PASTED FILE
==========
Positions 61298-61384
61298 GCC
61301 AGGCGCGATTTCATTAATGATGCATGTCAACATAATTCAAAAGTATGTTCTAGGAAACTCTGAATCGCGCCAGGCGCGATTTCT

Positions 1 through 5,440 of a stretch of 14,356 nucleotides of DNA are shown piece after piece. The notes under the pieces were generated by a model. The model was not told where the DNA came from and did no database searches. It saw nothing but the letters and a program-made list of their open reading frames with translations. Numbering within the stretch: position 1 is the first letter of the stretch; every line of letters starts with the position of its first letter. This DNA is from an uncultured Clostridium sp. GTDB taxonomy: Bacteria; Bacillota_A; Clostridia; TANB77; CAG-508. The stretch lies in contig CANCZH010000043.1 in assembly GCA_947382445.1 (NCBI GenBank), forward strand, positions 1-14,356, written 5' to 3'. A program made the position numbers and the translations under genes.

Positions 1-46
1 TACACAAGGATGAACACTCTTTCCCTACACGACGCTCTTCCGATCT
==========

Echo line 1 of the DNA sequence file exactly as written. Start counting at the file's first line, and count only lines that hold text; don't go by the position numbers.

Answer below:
Positions 61298-61384